After the onset of MCS, a person' s health generally continues to deteriorate. It may only begin to improve once the chemical sensitivity condition is uncovered. While a number of treatments may help improve the baseline health status for some patients, at the present time, there is no single "cure" except avoidance.

Avoiding the chemicals which may trigger reactions is an essential part of treating MCS. Those with MCS who are able to strictly avoid exposures often experience dramatic improvement in their health over the period of a year or more. Yet the profusion of new and untested synthetic chemicals makes this extremely difficult.

Individuals affected by MCS often create a "sanctuary" relatively free from chemical emissions in their home, where they spend as much time as possible. Because of the serious impact of even an accidental unavoidable exposure, MCS sufferers often spend as much time at home as possible and often must choose not to participate in society. As a result, they may experience intense isolation, and loss of self-esteem and depression from not being able to have an active work or social life. Therefore, supportive counseling is often a very useful form of treatment.


Many traditional allergists and other physicians discount the existence of an MCS diagnosis. They claim that there is not yet sufficient evidence that MCS exists. Research efforts regarding the mechanisms that cause MCS have been inadequate and unfortunately are often financed and supported by the industries which benefit from chemical proliferation. Generally medical doctors have not been trained to understand or seriously investigate conditions such as MCS. In fact, the vast majority of physicians receive very little training (four hours or less) in occupational and environmental medicine or in toxicology and nutrition.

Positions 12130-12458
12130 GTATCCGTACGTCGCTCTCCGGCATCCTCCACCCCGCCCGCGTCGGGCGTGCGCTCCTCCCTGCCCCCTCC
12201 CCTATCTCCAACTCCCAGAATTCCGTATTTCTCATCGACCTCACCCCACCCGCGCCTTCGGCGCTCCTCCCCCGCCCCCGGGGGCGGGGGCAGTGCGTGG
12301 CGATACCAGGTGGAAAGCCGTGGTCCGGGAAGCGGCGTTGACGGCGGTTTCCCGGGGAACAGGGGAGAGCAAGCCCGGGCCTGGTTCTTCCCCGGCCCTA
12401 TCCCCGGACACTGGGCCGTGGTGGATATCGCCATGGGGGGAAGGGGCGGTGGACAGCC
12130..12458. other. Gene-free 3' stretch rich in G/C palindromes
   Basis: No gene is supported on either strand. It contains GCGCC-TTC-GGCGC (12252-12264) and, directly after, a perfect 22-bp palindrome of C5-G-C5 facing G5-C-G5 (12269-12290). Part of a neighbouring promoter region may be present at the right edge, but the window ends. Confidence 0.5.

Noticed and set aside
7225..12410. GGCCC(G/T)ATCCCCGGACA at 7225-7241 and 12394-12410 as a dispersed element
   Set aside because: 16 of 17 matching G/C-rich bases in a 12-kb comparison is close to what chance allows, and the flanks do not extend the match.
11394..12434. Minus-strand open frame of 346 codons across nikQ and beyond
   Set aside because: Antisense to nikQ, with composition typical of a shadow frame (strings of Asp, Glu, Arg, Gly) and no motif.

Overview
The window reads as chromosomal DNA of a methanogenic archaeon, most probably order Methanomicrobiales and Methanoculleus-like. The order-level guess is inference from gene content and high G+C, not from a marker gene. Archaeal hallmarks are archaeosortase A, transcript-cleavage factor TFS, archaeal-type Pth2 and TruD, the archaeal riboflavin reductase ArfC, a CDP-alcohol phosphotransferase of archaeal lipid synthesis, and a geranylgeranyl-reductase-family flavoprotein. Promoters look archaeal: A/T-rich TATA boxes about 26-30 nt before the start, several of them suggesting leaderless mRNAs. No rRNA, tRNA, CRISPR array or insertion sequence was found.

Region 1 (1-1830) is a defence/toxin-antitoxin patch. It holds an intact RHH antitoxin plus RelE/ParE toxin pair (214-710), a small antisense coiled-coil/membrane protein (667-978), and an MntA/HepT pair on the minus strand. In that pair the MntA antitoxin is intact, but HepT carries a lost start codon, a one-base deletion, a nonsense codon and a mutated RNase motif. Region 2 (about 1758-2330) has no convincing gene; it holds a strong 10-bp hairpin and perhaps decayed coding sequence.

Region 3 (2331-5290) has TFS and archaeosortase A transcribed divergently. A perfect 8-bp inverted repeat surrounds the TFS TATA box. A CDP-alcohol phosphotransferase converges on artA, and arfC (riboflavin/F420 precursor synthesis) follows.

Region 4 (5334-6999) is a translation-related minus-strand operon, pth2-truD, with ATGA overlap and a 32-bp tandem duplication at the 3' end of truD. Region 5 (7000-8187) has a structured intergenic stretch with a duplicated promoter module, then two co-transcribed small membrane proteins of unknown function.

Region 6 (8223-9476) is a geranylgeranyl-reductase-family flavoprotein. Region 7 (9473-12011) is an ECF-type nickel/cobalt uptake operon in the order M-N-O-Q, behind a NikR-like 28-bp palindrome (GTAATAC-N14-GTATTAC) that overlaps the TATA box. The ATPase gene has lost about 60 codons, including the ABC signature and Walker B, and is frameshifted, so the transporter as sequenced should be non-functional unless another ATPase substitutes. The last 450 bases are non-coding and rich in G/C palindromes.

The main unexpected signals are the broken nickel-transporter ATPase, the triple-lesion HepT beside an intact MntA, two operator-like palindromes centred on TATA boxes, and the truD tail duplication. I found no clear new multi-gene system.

Therefore, it is not surprising that many affected individuals consult with a large number of specialists. People with MCS are often even diagnosed with serious degenerative diseases. Often baffled doctors tell their patients with MCS that their illness is entirely psychosomatic their head. And many whose health is impaired by MCS have never heard of the condition. The lack of support and understanding from physicians and the stress created by having no explanation for symptoms tends to produce a high level of anxiety and distress in people with MCS.

At this time, conventional medicine offers very few medical treatments for MCS besides avoiding offending products. Unfortunately, medications and other conventional medical treatments offer little or no relief and may even prompt new sets of symptoms. Treatment with antidepressants masks the underlying condition and can also cause other serious problems.